Passenger flights at Brussels Airport (BRU) will not resume before Tuesday, March 29, according to a communiqué issued by the airport on Saturday, March 26.
“More than four days after the attacks at Brussels Airport, the inquiries of the judicial investigation in the terminal of Brussels Airport are completed,” BRU officials said in the news release. “Friday afternoon, Brussels Airport Company received permission to inspect the building with a small group of engineers to assess the damage.”
A small team of engineers and technicians from the airport’s operator, Brussels Airport Company, will be given access to the terminal building where two terrorist bombs exploded on March 22. The team will examine the stability of the building, check the functioning of the information technology systems, assess the material damage and determine the process to renovate the terminal.
Simultaneously, airport officials are taking the next steps necessary for the partial resumption of passenger flights. Those include implementing “[N]ew security measures which the federal government imposes on Belgian airports,” according to the news release. While the release did not provide details about what those new security measures would be, immediately after Tuesday's attacks there was criticism that security at the airport was light.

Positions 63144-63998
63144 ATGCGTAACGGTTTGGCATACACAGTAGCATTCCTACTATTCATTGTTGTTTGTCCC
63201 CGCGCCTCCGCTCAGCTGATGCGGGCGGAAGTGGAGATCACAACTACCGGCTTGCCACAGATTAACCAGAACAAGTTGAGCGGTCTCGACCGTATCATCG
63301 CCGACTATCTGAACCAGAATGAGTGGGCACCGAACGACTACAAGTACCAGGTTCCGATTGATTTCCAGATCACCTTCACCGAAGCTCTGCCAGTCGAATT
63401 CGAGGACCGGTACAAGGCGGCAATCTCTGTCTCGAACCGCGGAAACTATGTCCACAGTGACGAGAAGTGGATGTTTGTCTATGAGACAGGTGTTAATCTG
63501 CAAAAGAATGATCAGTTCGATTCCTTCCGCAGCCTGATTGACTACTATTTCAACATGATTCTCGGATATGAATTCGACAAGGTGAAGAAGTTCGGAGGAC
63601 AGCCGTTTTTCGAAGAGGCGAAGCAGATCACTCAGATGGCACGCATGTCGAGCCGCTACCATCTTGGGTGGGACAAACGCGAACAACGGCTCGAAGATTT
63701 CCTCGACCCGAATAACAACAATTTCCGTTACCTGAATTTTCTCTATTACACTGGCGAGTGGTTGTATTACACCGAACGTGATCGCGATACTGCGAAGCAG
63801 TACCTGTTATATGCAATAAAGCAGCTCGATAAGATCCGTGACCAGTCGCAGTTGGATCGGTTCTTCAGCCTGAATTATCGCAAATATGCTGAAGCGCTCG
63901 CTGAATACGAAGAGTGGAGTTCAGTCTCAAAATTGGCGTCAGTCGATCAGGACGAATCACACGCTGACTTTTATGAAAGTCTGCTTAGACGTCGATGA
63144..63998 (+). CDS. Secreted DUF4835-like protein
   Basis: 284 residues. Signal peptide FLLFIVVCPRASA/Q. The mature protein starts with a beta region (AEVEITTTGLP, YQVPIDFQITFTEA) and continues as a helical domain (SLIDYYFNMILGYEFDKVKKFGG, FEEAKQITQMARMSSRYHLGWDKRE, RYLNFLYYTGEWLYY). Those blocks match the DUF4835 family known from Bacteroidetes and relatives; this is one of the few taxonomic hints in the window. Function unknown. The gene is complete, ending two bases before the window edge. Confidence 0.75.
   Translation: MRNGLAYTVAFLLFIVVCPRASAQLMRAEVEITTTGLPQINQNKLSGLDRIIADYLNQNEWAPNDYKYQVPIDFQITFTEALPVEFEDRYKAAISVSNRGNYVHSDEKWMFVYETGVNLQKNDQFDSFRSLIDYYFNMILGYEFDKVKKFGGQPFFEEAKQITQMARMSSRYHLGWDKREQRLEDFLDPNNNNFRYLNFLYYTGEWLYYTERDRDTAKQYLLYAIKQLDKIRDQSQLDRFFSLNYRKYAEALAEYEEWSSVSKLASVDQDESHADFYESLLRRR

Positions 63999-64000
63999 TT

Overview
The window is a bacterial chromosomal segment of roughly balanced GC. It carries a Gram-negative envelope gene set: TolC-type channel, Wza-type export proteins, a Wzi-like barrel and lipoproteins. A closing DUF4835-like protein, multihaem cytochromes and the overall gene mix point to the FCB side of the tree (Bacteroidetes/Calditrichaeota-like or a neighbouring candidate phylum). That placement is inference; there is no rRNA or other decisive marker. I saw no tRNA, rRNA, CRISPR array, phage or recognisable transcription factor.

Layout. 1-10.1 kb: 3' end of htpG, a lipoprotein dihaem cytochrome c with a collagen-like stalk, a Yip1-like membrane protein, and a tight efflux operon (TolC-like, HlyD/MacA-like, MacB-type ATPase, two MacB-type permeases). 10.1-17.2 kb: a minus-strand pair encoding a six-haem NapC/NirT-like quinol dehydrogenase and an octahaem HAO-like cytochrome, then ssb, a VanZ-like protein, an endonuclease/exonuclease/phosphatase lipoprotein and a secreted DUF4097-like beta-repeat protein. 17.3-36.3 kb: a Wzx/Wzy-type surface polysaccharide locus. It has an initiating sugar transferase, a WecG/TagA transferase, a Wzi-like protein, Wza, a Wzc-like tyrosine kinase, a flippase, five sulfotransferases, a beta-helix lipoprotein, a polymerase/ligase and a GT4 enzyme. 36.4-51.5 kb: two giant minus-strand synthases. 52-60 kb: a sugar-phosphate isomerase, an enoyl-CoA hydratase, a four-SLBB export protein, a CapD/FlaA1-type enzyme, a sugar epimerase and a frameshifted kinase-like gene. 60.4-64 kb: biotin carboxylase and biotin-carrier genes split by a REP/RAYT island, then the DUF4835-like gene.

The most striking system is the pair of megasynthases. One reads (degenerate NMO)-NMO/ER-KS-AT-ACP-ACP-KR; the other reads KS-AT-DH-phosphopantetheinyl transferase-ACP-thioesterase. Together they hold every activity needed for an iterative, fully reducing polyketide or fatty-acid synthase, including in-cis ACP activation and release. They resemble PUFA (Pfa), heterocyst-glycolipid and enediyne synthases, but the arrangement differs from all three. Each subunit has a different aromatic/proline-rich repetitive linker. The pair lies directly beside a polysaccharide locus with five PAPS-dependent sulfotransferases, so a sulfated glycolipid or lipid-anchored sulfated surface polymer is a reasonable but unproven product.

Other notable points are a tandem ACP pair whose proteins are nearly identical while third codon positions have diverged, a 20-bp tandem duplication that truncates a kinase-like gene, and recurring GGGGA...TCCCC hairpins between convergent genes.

Brussels Airport is one of the largest airports in Europe, handling 23.5 million passengers and 489,000 tons of freight annually. Brussels Airport links the European capital with 226 destinations worldwide that are served by 77 different airlines. Brussels Airport is the second most important center of economic growth in Belgium, providing direct and indirect employment for 60,000 people, according to airport officials.
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